One of the most exposed countries in the world to natural disasters, Haiti, an independent island state in the Caribbean with a population of close to 11 million, has been hit by hurricanes, floods and earthquakes with increasing ferocity and frequency. In 2016, Hurricane Matthew wiped out agricultural farms in South Haiti, which prior that year brought 74% of the country’s new jobs.
Although sharing the island with neighboring Dominican Republic where everyone has access to electricity, Haiti has limited access to electricity – where only 38% of Haitians in 2016 have a connection to the electrical grid, a small improvement from 28% of Haitians in 1990. Even those with access to the grid today still experience frequent blackouts and unreliable power quality.
Despite dealing with natural disasters and energy poverty, Haiti has optimistically made hard commitments to create a renewable energy economy.
In September 2017, the Haitian Parliament eliminated import tariffs and duties on solar equipment (the US, moving in the opposite direction, imposed a 30% import tariff on Chinese solar panels only a few months later in January 2018). Economy and Finance Minister Jude Alix Patrick Salomon stated in an interview with Haiti newspaper Le Nouvelliste, “we wanted to encourage, as part of this budget, the acquisition of equipment from alternative sources of energy.”
Haiti is also positioned well for solar. A study by Worldwatch calculated that Haiti receives a comparable amount of average annual sunlight (calculated in global horizontal radiance) to sunny Phoenix, Arizona, making Haiti ideal for solar power. With the high cost of imported diesel, solar is cost competitive and with financing is immediately cost advantageous in Haiti.
How will large-scale solar be implemented in Haiti?
Leading the charge, millennial female social entrepreneur, Sandra Kwak, and founder of social venture 10Power, is pioneering the way in Haiti by fostering the collaborative support of the public and private sectors. Working in frontier markets, 10Power partners with local installers, providing and financing project developments for commercial-scale solar and energy storage solutions. In turn, this builds market ecosystems. “Our goal is to provide affordable, reliable renewable energy that will save businesses money and create jobs,” says Kwak.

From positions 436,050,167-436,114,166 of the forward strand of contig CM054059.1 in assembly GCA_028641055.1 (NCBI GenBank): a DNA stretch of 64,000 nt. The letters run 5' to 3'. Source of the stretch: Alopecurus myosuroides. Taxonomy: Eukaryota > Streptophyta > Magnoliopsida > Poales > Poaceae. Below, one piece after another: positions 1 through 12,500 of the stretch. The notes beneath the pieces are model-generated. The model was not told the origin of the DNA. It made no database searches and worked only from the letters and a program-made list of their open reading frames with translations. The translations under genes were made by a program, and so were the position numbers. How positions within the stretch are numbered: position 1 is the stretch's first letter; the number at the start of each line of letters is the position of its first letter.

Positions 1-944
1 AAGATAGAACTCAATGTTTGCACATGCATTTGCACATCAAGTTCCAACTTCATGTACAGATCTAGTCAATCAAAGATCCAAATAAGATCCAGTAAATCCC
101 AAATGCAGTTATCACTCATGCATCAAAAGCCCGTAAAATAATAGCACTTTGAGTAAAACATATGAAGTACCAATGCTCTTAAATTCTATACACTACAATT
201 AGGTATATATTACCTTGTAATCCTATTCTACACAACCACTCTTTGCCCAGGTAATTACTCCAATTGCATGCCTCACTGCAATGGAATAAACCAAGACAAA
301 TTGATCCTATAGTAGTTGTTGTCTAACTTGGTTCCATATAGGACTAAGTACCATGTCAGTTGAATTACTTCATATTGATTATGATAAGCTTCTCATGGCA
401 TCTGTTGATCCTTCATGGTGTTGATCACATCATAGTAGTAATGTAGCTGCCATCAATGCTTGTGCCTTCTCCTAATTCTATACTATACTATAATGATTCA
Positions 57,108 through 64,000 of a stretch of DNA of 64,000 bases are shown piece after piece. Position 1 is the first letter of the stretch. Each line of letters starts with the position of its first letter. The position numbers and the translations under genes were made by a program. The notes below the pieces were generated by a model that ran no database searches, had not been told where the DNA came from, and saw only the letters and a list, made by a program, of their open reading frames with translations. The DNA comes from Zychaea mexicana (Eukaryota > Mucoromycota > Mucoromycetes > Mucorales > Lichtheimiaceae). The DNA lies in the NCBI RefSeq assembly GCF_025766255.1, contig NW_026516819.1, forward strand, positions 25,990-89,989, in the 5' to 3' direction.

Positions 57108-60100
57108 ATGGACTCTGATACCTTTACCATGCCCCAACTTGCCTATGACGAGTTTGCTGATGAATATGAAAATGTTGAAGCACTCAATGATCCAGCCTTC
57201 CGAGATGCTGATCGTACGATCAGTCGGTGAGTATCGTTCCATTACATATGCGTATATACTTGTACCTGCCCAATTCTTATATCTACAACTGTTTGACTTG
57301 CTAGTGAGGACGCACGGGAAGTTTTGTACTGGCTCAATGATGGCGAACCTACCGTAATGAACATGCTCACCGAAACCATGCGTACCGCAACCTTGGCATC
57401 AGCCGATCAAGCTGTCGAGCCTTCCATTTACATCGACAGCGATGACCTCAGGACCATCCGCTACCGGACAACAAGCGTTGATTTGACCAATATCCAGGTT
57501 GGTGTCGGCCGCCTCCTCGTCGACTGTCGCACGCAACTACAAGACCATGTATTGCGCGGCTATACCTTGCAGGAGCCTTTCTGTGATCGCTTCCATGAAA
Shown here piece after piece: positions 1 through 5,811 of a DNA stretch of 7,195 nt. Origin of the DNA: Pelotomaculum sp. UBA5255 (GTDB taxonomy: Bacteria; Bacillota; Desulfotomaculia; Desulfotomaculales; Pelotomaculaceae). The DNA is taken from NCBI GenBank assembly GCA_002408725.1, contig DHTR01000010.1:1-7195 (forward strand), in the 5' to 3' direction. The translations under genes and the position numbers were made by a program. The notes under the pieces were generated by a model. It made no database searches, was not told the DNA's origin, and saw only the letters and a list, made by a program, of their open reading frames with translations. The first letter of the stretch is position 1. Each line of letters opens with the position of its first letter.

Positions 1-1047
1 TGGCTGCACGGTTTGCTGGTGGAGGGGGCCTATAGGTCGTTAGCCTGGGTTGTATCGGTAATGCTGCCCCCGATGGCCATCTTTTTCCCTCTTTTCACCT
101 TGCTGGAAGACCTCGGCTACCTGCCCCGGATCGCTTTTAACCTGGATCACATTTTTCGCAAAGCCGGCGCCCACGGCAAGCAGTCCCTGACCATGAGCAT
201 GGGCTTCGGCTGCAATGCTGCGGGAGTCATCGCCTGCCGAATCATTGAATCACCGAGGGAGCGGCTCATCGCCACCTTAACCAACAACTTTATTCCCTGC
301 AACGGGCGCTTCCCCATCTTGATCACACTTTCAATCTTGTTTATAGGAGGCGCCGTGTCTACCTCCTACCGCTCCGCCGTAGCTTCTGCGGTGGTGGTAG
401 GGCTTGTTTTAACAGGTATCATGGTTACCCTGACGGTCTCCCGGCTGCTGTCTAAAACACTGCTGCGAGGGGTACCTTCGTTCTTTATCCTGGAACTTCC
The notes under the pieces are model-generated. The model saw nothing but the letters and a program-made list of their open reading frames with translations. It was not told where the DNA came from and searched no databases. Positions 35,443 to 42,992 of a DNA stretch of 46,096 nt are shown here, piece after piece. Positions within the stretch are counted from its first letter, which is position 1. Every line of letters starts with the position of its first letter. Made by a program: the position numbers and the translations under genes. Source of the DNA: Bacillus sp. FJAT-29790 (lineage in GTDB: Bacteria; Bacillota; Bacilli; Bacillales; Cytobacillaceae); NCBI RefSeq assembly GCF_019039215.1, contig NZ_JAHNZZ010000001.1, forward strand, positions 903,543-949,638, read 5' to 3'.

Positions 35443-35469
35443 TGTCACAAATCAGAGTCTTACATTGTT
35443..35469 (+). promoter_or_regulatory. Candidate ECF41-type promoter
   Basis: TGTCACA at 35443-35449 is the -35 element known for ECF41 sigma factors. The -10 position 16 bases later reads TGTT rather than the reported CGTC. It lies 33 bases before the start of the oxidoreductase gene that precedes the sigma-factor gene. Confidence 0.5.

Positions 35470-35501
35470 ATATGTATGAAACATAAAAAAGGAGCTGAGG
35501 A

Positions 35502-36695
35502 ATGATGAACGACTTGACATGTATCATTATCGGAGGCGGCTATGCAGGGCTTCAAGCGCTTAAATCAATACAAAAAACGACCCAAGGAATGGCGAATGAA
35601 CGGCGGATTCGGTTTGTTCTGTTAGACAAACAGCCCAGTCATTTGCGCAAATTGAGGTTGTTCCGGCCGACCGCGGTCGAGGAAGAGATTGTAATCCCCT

10Power estimates the addressable market for commercial-scale solar in Haiti is currently over $500 million . The company has a current sales pipeline of over $100 million. “Haiti has the potential to quickly become a renewable energy powerhouse,” says Kwak. “The steps that are being taken in this direction are encouraging.”
Launched in 2016, the company has financed and installed solar power for two water purification centers, providing clean drinking water to surrounding schools and communities and supporting over 600 micro-enterprises, majority women-led. 10Power is continuing its work with plans to implement a large-scale solar energy project with an undisclosed international NGO in the coming months.
Kwak’s efforts to date have been recognized, from being awarded an Echoing Green Fellowship to most recently receiving investments from LIFT Economy Force for Good Fund and SheEO.
10Power’s enthusiasm for solar in Haiti is shared and supported by the local government. The Haitian Ministry of Public Works, Transportation and Communications (MTPTC) is working with the World Bank to develop a framework to deploy sustainable mini-grids. “It is exciting to see private sector and international development partnerships taking off,” says Nicolas Allien, Senior Energy Specialist and SREP-CTF Projects Coordinator at MTPTC. “We are implementing well-targeted financial instruments and policy measures in order to attract private sector investments in both on-grid and off-grid renewable energy solutions.”
Haitian President, Jovenel Moïse has set a goal of 24-hour electricity, which he announced in June 2017. His government has formed a National Regulatory Authority for the Energy Sector (ANARSE) led by Evenson Calixte, who is tasked with “facilitating the transition [of the energy sector] from a quasi-monopoly to unprecedented openness to the participation of other state actors…from the private sector.”
Haiti, despite dealing with natural disasters and energy poverty, is committed and positioned to achieve a renewable energy future. Emerging nations, such as Haiti, should not be underestimated in their potential to shift rapidly to a green future, leapfrogging the fossil fuels industry , with long-term investment and support from the public and private sectors. “Distributed renewable energy has the potential to increase resiliency, prosperity and power sustainable development,” says Kwak, and to achieve this at scale social ventures, such as 10Power, are critical.
By: Neil Yeoh for Forbes.com| April 30, 2018